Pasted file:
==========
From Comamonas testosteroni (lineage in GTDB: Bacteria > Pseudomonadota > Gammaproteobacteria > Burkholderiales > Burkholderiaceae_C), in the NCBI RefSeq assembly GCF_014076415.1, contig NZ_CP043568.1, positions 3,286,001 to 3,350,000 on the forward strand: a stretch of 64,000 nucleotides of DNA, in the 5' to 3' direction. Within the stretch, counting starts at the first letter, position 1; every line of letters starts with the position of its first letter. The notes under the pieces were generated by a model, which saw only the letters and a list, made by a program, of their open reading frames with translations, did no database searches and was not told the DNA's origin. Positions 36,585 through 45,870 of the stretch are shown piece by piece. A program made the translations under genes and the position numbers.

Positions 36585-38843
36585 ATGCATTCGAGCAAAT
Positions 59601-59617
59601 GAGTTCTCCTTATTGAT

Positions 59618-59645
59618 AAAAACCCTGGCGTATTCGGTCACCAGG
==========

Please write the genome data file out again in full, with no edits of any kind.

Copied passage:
From Comamonas testosteroni (lineage in GTDB: Bacteria > Pseudomonadota > Gammaproteobacteria > Burkholderiales > Burkholderiaceae_C), in the NCBI RefSeq assembly GCF_014076415.1, contig NZ_CP043568.1, positions 3,286,001 to 3,350,000 on the forward strand: a stretch of 64,000 nucleotides of DNA, in the 5' to 3' direction. Within the stretch, counting starts at the first letter, position 1; every line of letters starts with the position of its first letter. The notes under the pieces were generated by a model, which saw only the letters and a list, made by a program, of their open reading frames with translations, did no database searches and was not told the DNA's origin. Positions 36,585 through 45,870 of the stretch are shown piece by piece. A program made the translations under genes and the position numbers.

Positions 36585-38843
36585 ATGCATTCGAGCAAAT
Positions 59601-59617
59601 GAGTTCTCCTTATTGAT

Positions 59618-59645
59618 AAAAACCCTGGCGTATTCGGTCACCAGG